A UK energy price cap based on wholesale markets could still result in substantial changes to tariffs, especially if the 2016-17 winter’s price spike is repeated.
The UK’s Conservative Party, which polls put on course to win the upcoming general election, has proposed an energy price cap to be set by the regulator. The cap is likely to be based on prices at the UK’s NBP gas hub, a trading point for wholesale gas.
When Opec and its non-member allies agreed combined production cuts of some 1.8mn b/d for six months from the beginning of this month to speed market rebalancing, there were going to be two keys to success in pushing prices higher — sentiment and reality.
There was an interesting aside in an otherwise routine trading update this week from UK independent Serica. It said operating costs at the Erskine condensate field in the UK North Sea are averaging well below its guidance of $20/bl of oil equivalent (boe), thanks in no small part to the pound’s lower exchange rate against the dollar.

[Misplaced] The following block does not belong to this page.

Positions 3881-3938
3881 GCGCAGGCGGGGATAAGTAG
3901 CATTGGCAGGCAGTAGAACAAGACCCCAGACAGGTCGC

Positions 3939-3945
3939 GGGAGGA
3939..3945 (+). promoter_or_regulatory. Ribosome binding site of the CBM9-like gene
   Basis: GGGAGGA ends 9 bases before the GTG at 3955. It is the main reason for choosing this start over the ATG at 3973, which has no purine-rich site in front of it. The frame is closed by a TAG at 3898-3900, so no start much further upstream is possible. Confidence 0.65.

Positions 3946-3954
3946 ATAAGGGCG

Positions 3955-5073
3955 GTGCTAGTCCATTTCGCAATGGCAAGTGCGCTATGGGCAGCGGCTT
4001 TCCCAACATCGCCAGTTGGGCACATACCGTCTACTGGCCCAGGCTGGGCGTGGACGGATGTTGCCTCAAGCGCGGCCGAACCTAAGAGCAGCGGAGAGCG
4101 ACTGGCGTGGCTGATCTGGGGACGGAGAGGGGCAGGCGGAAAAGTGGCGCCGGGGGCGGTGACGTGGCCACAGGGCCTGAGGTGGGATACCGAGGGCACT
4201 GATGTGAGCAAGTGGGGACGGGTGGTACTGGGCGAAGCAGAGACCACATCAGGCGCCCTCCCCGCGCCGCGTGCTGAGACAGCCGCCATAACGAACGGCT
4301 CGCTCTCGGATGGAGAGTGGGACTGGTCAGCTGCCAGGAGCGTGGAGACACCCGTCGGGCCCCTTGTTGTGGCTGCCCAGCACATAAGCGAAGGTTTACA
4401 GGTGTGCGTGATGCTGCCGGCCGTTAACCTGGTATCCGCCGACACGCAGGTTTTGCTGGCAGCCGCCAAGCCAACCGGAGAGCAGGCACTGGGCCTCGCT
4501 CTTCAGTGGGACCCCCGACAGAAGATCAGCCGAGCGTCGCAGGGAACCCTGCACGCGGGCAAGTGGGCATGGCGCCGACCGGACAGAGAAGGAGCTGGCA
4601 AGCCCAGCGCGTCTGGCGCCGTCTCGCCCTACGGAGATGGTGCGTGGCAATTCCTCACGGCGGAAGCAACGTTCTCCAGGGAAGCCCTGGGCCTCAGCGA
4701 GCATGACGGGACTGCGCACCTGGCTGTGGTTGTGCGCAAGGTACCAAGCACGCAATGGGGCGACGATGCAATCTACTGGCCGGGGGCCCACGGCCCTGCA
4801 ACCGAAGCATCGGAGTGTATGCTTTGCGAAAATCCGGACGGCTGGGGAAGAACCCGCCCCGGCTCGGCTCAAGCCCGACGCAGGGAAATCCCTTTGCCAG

Are the odds on a pre-planned spontaneous walkout by the Saudi delegation in Vienna narrowing?
Some points to consider.
First, on 25 November an “Opec delegate” told Argus that this week’s meeting of ministers might fail to reach an output restraint deal. In subsequent days that message has been reinforced, with Saudi oil minister Khalid al-Falih telling reporters at the weekend that the market is rebalancing without Opec action and that Riyadh has other options.
It was a strange mix of moods at the Marrakesh climate talks today, following Donald Trump’s victory in the US presidential election.
Some were defiant. Others despaired. And some were going about their business as if nothing had happened.
This is odd given that president-elect Trump has threatened to “cancel” the Paris climate agreement, which saw 195 nations agree to phase out the use of fossil fuels — an agreement that the Marrakesh talks are now trying to put into action.